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Under the Net

The Title

Wittgenstein’s image of the net is the one IM has spoken of in association with this book: (Tractatus Logico-Philosophicus 6.341). The net becomes a symbol of the way over-arching concepts are used to give unity to contingent reality: but the net is merely a way of measuring, of dividing reality into small enough pieces that they can be assessed, in a purely arbitrary framework, for their belonging to either ‘black’ or ‘white’ colour. But the net is not the reality – it is a way of dividing up reality. Under the net, is the real object. Hugo’s assertion that every thing is different, that there are no patterns, that there should be no classification, identifies him as somebody who does not acknowledge the net.



Prefatory pages


p. 3 Dedication – To Raymond Queneau. Queneau was a French writer whom Iris Murdoch admired enormously. Jake, the hero, also loves Queneau, according to Conradi, (p. 33). Queneau is difficult to characterise, having been a surrealist but later a very experimental writer with a liking for puns and verbal jokes. For example, one of his books rewrote the same situation 99 different times (Exercises in Style). His books are not difficult to read and are often very funny. According to Conradi, (p. 50), “Murdoch noted that in writing the novel she was copying Beckett and Queneau as hard as she could, but that it resembles nothing by either of them”.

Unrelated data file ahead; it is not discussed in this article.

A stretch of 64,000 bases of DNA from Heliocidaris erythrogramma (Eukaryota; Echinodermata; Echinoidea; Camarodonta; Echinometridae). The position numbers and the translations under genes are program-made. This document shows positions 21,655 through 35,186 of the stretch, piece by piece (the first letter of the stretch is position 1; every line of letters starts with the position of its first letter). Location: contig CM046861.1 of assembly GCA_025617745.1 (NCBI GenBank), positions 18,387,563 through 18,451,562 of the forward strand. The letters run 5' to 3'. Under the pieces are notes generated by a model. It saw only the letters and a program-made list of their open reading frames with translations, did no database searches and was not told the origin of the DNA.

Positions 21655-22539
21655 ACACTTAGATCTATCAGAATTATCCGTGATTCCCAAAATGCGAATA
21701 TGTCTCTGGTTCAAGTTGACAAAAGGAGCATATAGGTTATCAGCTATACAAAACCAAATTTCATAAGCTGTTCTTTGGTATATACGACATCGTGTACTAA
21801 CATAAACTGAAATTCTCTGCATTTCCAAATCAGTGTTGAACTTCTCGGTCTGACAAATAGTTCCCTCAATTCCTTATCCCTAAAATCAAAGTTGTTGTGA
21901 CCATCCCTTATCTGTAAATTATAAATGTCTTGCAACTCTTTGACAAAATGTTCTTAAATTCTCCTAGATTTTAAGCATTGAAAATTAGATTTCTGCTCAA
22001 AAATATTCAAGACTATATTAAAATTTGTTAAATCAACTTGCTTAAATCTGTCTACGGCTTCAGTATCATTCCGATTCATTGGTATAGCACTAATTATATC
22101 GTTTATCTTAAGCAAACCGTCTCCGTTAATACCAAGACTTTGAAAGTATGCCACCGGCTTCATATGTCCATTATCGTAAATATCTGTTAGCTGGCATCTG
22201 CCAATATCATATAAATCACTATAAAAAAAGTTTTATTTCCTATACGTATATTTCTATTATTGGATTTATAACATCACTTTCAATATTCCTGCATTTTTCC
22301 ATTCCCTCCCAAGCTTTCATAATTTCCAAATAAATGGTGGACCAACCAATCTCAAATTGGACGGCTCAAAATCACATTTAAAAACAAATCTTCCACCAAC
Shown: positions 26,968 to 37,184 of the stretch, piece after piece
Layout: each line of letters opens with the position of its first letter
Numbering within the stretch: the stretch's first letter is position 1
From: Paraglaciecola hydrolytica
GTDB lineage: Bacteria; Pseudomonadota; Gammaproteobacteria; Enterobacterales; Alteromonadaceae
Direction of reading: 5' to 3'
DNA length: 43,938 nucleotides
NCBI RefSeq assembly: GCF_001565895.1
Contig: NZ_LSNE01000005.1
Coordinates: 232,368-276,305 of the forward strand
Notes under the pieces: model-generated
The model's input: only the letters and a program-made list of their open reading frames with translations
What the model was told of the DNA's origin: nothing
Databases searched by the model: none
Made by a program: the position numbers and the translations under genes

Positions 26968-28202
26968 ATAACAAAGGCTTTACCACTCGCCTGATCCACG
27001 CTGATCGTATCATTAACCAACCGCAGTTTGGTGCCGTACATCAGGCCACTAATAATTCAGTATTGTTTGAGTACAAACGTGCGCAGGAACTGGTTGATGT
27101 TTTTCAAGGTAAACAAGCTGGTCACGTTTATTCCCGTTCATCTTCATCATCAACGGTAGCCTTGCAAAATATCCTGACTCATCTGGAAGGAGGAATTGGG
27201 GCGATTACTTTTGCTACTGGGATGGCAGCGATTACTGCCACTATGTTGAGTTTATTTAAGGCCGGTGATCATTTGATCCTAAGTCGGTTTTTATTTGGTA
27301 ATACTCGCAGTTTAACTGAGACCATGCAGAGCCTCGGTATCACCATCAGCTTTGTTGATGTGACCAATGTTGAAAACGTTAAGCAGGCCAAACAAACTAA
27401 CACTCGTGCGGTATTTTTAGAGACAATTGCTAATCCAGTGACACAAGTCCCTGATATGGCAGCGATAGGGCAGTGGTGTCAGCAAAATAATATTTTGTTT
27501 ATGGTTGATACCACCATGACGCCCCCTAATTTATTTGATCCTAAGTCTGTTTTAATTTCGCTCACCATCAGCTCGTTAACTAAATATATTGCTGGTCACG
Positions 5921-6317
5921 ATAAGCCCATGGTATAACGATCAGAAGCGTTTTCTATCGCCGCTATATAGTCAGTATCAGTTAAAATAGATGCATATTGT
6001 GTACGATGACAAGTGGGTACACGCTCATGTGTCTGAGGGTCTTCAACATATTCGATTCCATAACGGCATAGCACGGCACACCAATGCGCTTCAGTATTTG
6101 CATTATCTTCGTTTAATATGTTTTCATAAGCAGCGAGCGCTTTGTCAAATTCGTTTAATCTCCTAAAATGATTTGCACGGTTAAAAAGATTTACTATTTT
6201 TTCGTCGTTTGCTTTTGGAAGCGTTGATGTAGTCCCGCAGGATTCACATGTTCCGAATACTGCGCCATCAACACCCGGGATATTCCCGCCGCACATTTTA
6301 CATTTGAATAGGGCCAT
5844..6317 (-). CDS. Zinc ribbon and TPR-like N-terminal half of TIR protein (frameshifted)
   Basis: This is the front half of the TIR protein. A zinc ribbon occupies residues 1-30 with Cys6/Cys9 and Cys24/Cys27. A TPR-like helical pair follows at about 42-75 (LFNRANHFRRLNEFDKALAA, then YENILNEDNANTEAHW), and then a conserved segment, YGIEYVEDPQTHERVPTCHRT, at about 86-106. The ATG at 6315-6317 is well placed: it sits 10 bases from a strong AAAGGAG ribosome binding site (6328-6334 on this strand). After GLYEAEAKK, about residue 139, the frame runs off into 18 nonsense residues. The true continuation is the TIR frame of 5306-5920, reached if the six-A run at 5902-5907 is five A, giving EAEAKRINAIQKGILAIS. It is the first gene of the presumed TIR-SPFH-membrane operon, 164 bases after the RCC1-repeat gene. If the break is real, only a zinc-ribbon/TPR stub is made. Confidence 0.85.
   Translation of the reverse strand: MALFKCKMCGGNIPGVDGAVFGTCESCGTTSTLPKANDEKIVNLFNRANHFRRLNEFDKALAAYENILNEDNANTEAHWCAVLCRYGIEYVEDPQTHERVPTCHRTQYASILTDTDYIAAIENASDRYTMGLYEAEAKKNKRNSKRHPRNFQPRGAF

p.5 – Dryden, The Secular Masque. Mentioning a chase, wars, lovers and a beast, we might speculate after reading, to whom in the book each of these refers. Is Mr Mars the beast? Is the chase the pursuit of Anna? And the lovers untrue? To read the whole thing (a masque is a short play, presented for the entertainment of court), see:

It features the character Mars, amongst others. Malcolm Bradbury suggested in the Critical Quarterly that the myth of Vulcan - betrayed by his wife Venus, with the god of war, Mars - is “a kind of scaffolding” for this novel. IM denied this was ever her intention, which A.S. Byatt chooses to take at face value (p. 9, DOF). However, as Priscilla Martin has pointed out, there were plenty of occasions upon which IM seems to have embroidered such circumstances.